In the first part, I explained why Apple Inc. (NASDAQ:AAPL) is not in the “danger zone.” Now, as promised, it’s time to introduce 9 bull cases. From fundamentals to potential catalysts, there are plenty of reasons to be long Apple!
Fact: Apple Inc. (NASDAQ:AAPL) has strong fundamentals and an amazing historic cash flow generation record, especially in the 2009-2011 period, a time frame well known for the rapid and global expansion of the iPhone and iPad.
Whether the ability of Apple Inc. (NASDAQ:AAPL) to deliver amazing growth and generate consistent cash flows remains intact or not, is a crucial issue. I prefer to take a moderate view: a 10% average growth rate for the next 10 years and a 3% terminal growth rate.
This is extremely conservative if you take into consideration the fact that the average 10 year revenue growth rate is approximately 15%. Using Old School Value for the DCF valuation, I obtain a fair estimate of $650 per share. I attach the valuation template below so you can see more details.
These results are not unique. Most professional analysts have a price target above the current market price. These results are also robust in the sense that if we change the valuation model, the fair price will not change significantly. For example, if I use the Katsenelson Absolute PE model to estimate the fair value, I obtain $660.55 per share. This suggests a strong buy. If there is something that the history of markets has taught us is that any stock cannot stay either overvalued or undervalued for too long.
2. Buybacks and dividends
Apple announced on Apr. 23 a massive capital return program: $60 billion in share repurchases and a 15% increase in dividends, which will be financed partially with $17 billion in debt. The announcement had an immediate positive effect on the stock’s momentum. Since the announcement, the stock is up +12%.
3. User loyalty
The emotional link between Apple Inc. (NASDAQ:AAPL) and its customers is a competitive advantage that is often left forgotten nowadays. It allows Apple to have a high retention rate for its products, as Apple customers are less likely to switch to another provider and more likely to buy another Apple product.
An early survey conducted by UBS in late 2011 confirmed that Apple Inc. (NASDAQ:AAPL)’s brand loyalty is the highest in the industry. According to this source, in a sample of 515 customers, a disproportionately large number of Apple customers – 89% – said they will stick with the company when the time comes to upgrade their device.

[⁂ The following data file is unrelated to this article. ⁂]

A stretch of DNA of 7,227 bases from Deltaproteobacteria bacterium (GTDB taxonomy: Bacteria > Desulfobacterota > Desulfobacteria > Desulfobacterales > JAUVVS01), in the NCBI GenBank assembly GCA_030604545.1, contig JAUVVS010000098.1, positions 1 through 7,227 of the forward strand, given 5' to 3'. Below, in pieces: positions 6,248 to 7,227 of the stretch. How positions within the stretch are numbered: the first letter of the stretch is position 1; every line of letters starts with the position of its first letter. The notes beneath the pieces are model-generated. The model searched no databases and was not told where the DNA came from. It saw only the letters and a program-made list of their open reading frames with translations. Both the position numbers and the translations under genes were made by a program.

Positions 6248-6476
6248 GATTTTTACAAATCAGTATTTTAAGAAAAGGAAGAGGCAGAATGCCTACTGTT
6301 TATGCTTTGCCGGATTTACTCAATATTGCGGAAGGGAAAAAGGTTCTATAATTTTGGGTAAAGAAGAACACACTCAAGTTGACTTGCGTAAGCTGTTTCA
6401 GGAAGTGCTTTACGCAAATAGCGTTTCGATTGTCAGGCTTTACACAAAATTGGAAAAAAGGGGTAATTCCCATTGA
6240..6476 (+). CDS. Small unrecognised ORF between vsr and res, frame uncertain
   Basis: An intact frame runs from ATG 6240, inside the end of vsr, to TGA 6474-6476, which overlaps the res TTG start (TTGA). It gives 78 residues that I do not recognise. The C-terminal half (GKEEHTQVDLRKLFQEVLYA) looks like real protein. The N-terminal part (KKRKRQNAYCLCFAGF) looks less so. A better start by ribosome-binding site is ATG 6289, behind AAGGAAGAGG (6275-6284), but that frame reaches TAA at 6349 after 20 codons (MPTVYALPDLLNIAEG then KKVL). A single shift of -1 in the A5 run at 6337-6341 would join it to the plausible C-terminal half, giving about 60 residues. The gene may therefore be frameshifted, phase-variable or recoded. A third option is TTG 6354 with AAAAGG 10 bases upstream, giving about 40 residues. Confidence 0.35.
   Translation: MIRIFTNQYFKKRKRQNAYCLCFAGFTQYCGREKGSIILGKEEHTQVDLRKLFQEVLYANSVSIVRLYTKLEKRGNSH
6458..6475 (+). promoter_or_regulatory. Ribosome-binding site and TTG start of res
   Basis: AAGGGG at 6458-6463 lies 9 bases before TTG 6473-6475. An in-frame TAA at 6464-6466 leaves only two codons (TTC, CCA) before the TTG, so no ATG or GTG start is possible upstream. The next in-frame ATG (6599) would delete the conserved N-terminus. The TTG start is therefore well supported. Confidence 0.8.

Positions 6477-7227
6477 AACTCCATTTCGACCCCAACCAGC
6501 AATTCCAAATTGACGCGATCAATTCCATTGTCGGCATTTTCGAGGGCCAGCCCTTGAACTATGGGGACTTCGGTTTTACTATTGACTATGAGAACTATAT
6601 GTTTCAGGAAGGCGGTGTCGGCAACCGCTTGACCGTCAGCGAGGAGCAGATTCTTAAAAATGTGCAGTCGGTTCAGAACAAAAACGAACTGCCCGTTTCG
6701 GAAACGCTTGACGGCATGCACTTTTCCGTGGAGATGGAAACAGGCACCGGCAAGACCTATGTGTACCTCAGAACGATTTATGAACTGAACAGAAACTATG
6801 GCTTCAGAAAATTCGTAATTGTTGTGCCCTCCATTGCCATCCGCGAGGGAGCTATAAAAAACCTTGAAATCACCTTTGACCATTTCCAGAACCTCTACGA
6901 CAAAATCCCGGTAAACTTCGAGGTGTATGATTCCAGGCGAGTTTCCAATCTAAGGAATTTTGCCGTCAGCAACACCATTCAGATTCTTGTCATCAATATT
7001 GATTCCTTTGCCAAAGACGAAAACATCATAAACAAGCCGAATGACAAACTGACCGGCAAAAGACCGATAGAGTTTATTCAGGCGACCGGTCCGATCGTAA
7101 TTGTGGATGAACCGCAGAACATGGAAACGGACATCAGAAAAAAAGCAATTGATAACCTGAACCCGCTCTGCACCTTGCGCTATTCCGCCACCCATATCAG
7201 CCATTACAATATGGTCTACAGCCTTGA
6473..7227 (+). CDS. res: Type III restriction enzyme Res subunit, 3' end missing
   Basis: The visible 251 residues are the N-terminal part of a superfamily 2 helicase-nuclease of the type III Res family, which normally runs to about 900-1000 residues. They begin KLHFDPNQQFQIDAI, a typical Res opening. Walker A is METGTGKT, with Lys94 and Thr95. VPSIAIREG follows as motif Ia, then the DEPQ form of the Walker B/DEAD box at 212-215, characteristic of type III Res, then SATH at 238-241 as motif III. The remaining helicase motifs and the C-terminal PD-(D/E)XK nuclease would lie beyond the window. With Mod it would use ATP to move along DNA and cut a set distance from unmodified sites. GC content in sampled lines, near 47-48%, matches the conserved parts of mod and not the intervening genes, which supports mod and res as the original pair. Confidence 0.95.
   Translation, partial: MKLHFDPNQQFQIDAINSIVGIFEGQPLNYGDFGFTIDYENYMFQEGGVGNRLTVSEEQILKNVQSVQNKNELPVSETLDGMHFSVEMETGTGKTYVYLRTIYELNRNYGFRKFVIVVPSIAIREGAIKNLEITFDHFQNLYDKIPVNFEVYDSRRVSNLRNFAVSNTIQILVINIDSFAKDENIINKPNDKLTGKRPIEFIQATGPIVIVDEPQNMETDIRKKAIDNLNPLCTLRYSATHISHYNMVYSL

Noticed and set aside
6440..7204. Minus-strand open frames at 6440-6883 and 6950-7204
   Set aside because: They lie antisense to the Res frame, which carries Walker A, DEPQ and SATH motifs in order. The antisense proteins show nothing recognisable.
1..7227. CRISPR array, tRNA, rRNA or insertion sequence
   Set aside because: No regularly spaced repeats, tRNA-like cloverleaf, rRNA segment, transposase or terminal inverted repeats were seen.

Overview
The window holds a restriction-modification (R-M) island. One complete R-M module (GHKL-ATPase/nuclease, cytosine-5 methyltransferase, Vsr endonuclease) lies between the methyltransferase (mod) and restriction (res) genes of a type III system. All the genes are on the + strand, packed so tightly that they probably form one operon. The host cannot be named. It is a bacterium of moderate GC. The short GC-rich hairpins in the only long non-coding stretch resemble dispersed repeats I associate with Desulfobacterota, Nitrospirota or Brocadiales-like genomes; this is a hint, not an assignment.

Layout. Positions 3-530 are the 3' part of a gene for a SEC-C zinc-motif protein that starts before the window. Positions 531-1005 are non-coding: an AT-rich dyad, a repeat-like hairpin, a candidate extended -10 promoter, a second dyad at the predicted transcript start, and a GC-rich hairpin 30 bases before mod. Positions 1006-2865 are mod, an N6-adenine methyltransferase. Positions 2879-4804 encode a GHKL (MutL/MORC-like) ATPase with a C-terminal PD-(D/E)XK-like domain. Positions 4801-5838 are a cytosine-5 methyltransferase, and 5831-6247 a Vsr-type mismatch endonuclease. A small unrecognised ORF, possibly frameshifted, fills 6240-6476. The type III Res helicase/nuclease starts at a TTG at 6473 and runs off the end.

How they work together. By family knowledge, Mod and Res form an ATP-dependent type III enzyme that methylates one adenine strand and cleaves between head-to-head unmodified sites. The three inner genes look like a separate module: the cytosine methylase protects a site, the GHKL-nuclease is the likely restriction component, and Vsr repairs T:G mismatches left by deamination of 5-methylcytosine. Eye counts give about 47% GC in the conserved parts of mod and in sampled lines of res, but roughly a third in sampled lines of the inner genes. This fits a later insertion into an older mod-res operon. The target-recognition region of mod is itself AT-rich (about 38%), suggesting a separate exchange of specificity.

Although this survey is from 2 years ago, there are signals that make me believe Apple’s brand loyalty remains strong after the iPhone 5 release. For example, in November 2012, it occupied the first position in the Brand Keys Loyalty Leaders List, amongst 598 brands. However, Apple Inc. (NASDAQ:AAPL) may not be the strongest smartphone brand anymore. The latest Brand Keys Loyalty Index (released in February this year) shows that although Samsung and Apple were tied for laptops; Samsung led in flat screen TVs and smartphones.
4. M&A activities will increase
Steve Jobs did not like
. This is why Apple has historically avoided such activities. But Tim Cook is not Steve Jobs. And the Apple we see now is not the pre-iPhone Apple. This is now a company with a $425 billion market cap increasingly worried about future growth prospects. The perfect scenario for M&A! Well-sounded deals could replace organic growth, if needed. They have enough cash to buy any early star in the Valley. So, even if Apple fails at delivering “the next big thing,” they can buy those who will succeed at doing so.
5. A favorable adjustment of expectations
The higher the stock, the higher the expectations of investors and analysts on the next “big product” and the next earnings announcement, and the harder it is for a firm to beat the Street’s consensus.
Luckily for Apple, there has been a favorable adjustment of expectations in the past 6 months. Everybody saw the stock price go from $705 a share to $385 in less than 6 months!
According to Yahoo! Finance, the Street’s consensus for Apple’s revenue next quarter is $35.25 billion, about $750 million above the official outlook of $34.5 billion. The official forecast is itself very conservative. The upside is that now it is easier to beat the consensus by a significant percentage.
6. Catalyst: The launch of, in the words of Tim Cook, some “really great stuff coming in the fall.”
A new product concept, combined with the release of the iPhone 5S (or even better, the iPhone 6) is on its way. Although we do not know how innovative this new product will be, Apple’s stock performance usually reacts favorable to releases, at least in the short term. A release could take the stock price back to the 600s level. However, the sustainability of such an increase in stock price will depend on the intrinsic features of the new device.